Improve your boat handling with these tips

2nd May 2022 Elena Manighetti

Improve your boat handling with these tips

New and experienced boaters alike can benefit from improving their boat handling skills. Just because you’ve never hit the dock or ran aground, it doesn’t mean you know all there is to learn. With boating and the sea, there’s always something new and useful to understand.

Most boaters use their engine to overcome any problems. While this tactic often works on vessels with a powerful engine, there will be times when it won’t get you out of a sticky situation. You need to know how to use the wind and current in your favour and to steer efficiently. Your boat will thank you for it. 

Here are Deckee's top tips will help you better your steering control. 

Taking turns on a boat

Boats steer from the stern and pivot. This is the opposite of what happens on cars; that’s why your instincts are all wrong at first. When you turn the wheel or tiller, the rudder, outdrive, or outboard swivels at the stern and pushes it in the opposite direction. 

This is why when you take a turn, you need room on the outside of a turn, rather than the inside. You won’t notice this difference in open water, but in close quarters, it’s crucial.

boat handling

Low speed boat handling

At low speed, the wind pushes the bow off course, while the current drags the stern off course. You need to bear this in mind, especially when you’re near other boats or in a marina. 

Two forces steer a boat - the wash from the spinning prop and the rudder slicing through the water. These two forces work together when you’re in forward or reverse gear, giving you both speed and direction. 

When you put the engine in neutral, the prop stops spinning, but you retain some control over your direction thanks to the rudder. The slower you go, the less you retain control of the steering. 

The boat reacts better when the prop is turning. So when you’re operating your boat at low speed, you need to time your gear shift well. If you do it too soon (or too late) or turn the wheel or tiller too late (or too soon), you may lose control.

boat handling

Using prop walk to your advantage

Prop walk is that sideway force at the stern, caused by the spinning of the prop, which prevents the boat from going perfectly straight. Its direction depends on which way the prop spins. A right-hand prop spins clockwise in forward and a left-hand prop spins counterclockwise. So a right-hand prop in forward gear will lead the boat to starboard; in reverse it will lead it to port. The opposite happens for a left-hand prop.

Sometimes, you can use prop walk to your advantage while docking. If your prop walk pushes you to port, approach the dock port-side-to. If your walk pushes you to starboard, approach the dock starboard-side-to. Come gently alongside with your bow angled towards the dock. When you’re about half a metre (2ft) from the dock, put the boat in reverse at half throttle. The boat should stop and the stern should be pushed towards the dock. It’s so much easier to get onto the dock from here and you will look like a pro.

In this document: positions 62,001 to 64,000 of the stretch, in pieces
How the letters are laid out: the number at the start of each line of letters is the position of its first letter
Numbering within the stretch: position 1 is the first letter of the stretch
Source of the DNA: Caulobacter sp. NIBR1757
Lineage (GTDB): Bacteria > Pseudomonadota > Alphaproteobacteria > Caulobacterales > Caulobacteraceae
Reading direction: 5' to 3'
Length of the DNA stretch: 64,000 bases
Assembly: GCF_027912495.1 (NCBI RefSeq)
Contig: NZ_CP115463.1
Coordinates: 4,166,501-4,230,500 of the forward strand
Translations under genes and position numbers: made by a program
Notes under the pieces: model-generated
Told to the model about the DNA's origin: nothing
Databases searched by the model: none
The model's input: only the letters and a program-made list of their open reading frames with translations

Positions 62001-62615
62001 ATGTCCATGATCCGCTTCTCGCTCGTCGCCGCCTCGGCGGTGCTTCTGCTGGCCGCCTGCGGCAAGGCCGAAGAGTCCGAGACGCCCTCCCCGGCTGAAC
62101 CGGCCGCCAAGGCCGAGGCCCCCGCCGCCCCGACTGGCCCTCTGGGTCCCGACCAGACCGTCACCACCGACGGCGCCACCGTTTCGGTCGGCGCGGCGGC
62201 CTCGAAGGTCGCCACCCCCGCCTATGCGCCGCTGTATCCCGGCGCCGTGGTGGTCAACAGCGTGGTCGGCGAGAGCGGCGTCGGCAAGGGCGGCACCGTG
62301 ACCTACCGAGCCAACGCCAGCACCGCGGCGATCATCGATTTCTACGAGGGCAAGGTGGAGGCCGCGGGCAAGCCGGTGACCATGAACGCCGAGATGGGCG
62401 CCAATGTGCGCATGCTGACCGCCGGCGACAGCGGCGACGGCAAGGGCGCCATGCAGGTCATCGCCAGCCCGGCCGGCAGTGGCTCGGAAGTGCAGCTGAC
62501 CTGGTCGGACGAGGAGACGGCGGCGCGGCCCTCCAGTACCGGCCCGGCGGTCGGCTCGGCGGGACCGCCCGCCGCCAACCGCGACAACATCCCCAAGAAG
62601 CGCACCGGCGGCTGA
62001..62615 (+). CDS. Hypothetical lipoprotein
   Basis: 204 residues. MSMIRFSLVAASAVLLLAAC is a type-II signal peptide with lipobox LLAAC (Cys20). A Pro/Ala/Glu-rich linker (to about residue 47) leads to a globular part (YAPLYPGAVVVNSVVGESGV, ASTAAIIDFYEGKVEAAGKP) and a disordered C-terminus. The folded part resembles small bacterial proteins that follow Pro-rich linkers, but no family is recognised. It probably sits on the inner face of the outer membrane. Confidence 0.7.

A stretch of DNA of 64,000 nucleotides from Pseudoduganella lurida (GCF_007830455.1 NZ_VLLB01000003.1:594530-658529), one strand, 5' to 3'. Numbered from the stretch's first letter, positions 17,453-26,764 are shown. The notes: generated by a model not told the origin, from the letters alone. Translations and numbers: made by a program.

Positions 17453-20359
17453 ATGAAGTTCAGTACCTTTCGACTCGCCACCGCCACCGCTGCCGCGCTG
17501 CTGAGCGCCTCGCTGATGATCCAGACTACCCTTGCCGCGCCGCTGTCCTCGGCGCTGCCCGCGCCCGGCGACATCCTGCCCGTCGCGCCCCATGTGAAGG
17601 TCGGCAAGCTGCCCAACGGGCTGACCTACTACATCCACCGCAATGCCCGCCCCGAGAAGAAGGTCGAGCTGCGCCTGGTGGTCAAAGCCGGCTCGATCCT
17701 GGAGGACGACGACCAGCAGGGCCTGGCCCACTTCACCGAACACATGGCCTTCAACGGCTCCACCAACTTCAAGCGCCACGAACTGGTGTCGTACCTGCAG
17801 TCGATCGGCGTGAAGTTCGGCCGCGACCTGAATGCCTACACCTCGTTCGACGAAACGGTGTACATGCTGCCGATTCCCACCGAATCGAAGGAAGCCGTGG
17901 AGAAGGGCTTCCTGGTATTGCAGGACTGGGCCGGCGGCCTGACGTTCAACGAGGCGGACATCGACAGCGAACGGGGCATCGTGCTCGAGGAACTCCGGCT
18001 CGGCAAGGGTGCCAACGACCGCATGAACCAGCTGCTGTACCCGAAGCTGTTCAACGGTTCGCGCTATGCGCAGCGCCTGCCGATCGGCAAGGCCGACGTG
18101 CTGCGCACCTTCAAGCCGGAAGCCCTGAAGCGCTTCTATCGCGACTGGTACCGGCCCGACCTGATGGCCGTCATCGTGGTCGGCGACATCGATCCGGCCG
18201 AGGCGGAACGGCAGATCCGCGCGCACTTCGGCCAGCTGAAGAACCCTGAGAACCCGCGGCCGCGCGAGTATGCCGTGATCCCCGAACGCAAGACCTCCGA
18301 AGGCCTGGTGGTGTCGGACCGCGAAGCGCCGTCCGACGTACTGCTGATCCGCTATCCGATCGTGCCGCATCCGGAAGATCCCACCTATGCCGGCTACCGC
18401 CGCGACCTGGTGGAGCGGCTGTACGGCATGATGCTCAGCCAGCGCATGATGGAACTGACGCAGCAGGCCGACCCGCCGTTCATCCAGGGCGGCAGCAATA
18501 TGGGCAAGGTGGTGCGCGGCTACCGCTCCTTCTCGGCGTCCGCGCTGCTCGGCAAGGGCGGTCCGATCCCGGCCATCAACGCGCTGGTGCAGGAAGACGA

Steering a straight course

To steer straight, first you need to centre your wheel. This is very simple. Simply turn the wheel all the way to one side, then, counting each turn, turn it hard the other way. Divide the number of turns into two to know where the centre is. 

It’s common practice to oversteer a boat. If the vessel doesn’t go straight when the wheel or tiller is in the centre, you instinctively adjust it, so you can head in your desired direction. The key to staying on course is to make quick adjustments, rather than holding the turn for too long. 

To improve your steering:

  • Centre the wheel

  • Put the boat into forward at idle

  • Aim for a distant object while keeping an eye on the bow

  • When the bow turns to one side, make quick pulses in the opposite direction.

Oversteering may not sound like a big deal, but if you’re boating in a tidal channel and you hold your turns for too long, your course will likely be off. It will be hard to get to your destination once the tide changes.

boat handling

Turn more efficiently

To make your turns more efficient, make sure you place the wheel in the direction you need it to be before you shift gears. This will reduce your turning radius, which is crucial when manoeuvring in close quarters.

To know how efficiently you turn, bear in mind that, in theory, you should be able to perform a 180-degree turn in a little more than a boat length.

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